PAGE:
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Singapore is the third most preferred destination for cross-border real estate investment in Asia-Pacific in 2022, according to the findings of CBRE’s latest Asia Pacific Investor Intentions Survey in January 2022.
CBRE on Saturday 22nd January 2022 released its latest APAC Investor Intentions Survey results ranking Singapore the third most preferred destination for cross-border real estate investment, after Tokyo and Shanghai. The survey, which covers all property types, found that 60% of investors intended to make more acquisitions in 2022 than 2021.
The Singapore Government’s approach towards handling the onslaught of COVID-19 in a calibrated and systematic manner is just one of the many reasons why Singapore remains one of the top destinations to live, work, play and invest. Also, the carefully calibrated lending and stamp duty measures have not allowed the real estate market to dip or collapse. In fact, prices have been steadily rising, making Singapore real estate a secure and sure investment with mid- to long-term benefits.
The buy-to-let market will do particularly well as the country gradually opens up and its economy continues to grow and diversify. Singapore is now also an established medical and education hub for the ASEAN region.
“Real estate cannot be lost or stolen; nor can it be carried away. Purchased with common sense, paid for in full, and managed with reasonable care it is about the safest investment in the world.”
– Franklin D. Roosevelt, former US President
For the investor wanting to buy residential property in Singapore, make your decision an informed one by reading this guide.
For a tiny island of 728.6 square kilometers, the residential property market is rather segmented. Real estate agents can be specialised according to services offered, region and property-type. For example, agents specialising in the rental market may not feature as prominently in sale and purchase. You will be selecting an agent according to your investment goals.
All in all, you will be looking to appoint an experienced agent with a solid network and ears close to the ground for hidden gems not yet on the open market. Your agent must be someone who understands your requirements and will steer you in the right direction, and look out for you when you do find something you like. Your agent should not represent the seller. The seller should have his or her own agent. It is common for the seller to pay a single agency fee to his or her agent, who in turn shares it with the buyer’s agent if the deal closes. This is a “co-broke” arrangement; usually buyers do not pay their agent a fee.
It is your agent who will be ensuring that your specific concerns and questions are addressed as you both go about looking for your property. Just before the completion of your purchase, your agent should be arranging and joining you for a final inspection of the property. After completion, your agent should be helping you settle into your investment with matters like opening your utility account and if the property is tenanted, ensuring that rentals are paid to you. Your agent can connect you with other service providers such as pest control specialists for regular inspections, air-condition maintenance and landscape experts and contractors if renovations and upgrades are desired.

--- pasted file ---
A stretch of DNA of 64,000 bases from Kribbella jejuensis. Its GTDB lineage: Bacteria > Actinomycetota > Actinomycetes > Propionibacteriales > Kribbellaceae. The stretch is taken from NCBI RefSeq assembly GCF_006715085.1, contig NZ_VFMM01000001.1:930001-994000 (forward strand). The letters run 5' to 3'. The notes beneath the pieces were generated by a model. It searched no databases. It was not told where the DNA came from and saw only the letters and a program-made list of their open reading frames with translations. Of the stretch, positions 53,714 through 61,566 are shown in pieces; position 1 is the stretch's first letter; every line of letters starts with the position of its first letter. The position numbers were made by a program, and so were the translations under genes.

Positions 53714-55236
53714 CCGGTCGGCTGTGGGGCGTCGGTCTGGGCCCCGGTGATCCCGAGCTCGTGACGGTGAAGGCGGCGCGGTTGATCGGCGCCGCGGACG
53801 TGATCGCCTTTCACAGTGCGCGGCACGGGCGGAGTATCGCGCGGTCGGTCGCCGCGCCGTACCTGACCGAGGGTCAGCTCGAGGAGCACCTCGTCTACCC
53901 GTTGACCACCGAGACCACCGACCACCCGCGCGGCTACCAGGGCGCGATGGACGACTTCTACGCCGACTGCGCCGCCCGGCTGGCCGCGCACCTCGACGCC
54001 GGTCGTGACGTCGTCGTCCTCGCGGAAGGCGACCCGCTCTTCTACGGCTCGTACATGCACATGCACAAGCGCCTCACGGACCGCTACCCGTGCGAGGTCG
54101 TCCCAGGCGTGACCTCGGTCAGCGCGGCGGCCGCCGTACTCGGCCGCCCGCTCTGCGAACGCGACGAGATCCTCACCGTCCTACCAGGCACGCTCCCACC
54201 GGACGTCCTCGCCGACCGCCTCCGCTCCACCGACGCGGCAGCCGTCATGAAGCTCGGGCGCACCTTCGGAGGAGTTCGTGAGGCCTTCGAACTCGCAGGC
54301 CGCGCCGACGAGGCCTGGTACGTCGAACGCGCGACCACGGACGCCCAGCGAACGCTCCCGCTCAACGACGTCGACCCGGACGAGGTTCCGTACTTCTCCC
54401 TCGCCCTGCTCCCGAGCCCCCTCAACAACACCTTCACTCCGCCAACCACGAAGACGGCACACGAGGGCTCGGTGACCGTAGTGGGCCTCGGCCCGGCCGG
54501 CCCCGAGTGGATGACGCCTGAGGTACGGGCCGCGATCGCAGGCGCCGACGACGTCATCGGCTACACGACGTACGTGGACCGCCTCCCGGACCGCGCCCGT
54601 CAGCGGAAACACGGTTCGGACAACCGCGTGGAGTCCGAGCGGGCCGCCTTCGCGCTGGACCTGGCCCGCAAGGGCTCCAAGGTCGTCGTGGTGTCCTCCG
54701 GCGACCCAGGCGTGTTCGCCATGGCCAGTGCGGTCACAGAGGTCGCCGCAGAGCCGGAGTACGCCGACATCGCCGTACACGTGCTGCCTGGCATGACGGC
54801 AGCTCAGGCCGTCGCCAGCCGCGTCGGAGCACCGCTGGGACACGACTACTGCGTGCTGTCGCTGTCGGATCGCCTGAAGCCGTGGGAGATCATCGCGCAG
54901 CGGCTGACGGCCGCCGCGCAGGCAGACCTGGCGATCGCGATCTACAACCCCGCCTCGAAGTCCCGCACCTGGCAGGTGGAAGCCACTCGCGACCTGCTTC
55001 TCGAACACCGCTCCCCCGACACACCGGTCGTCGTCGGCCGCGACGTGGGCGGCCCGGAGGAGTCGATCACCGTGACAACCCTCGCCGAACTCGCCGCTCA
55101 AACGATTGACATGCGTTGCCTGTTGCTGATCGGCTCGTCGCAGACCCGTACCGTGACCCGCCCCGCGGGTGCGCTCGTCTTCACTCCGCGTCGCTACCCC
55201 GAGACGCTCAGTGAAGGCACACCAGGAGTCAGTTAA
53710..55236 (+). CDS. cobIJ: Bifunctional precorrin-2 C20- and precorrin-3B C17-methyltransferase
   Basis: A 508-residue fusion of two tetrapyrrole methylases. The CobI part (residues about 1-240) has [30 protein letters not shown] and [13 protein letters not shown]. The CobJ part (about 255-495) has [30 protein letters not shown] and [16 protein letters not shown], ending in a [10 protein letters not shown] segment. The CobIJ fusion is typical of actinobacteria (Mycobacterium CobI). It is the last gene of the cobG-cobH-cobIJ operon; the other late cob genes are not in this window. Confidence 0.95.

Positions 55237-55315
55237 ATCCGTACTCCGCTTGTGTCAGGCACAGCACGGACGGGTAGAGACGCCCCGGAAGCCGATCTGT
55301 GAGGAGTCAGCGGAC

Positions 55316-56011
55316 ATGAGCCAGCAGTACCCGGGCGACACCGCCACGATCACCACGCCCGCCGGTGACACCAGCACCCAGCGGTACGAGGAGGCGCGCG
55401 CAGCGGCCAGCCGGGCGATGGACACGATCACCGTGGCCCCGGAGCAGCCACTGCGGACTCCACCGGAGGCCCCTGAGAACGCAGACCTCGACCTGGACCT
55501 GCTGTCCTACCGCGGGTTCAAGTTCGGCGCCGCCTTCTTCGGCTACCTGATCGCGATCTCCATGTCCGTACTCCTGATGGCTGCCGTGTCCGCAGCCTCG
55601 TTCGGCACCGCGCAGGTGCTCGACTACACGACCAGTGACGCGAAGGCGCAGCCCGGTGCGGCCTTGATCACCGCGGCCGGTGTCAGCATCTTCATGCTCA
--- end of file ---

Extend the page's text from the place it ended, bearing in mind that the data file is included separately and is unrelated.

Due to the speed with which one may have to clinch a deal in Singapore, it is advisable to engage a lawyer close to the start of your property search. Your lawyer and you can have a head start structuring your purchase according to your plans and requirements, and generally be at hand to advise you on the outcome of preliminary title searches and points of negotiations between a potential seller and you. Having a lawyer also shows your sincerity in wanting to make a deal rather than just window shopping.
Price, by and large, is usually the biggest hurdle. Once agreed, things can move very quickly. You may feel pressured by the seller’s agent who is able to whip up a contract almost immediately. Resist the temptation to pay a deposit unless the property is one you cannot live without. Your lawyer should have a look at any contract before you pay a deposit of any kind.
Given the tight timelines and legal consequences of not following the procedure for acceptance, your lawyer will be closely monitoring and guiding you through the process and handling the acceptance on your behalf.
If taking a loan from a financial institution in Singapore features in your plans, you should be talking to your financial advisers before you pay the Option fee. Your financiers may even be able to provide you with an indicative valuation of the property and then let you know how much they are willing to lend.
It may be useful early in the day, for you to connect your financial adviser and your real estate agent to your lawyer.
The identity of the owner of the property could be a decision that is to be influenced by your legacy plans, concerns about third party challenges (from a creditor, an estranged spouse, etc) and your exposure to taxes. You should speak to your lawyer about your concerns and requirements well ahead and certainly before the Option stage.
Not all Options are assignable. Specifically, an Option issued by a developer to buy a property that is still under construction (an off-plan purchase as it is referred to in other countries) is not assignable. The entity defined as “purchaser” in the Option is therefore important.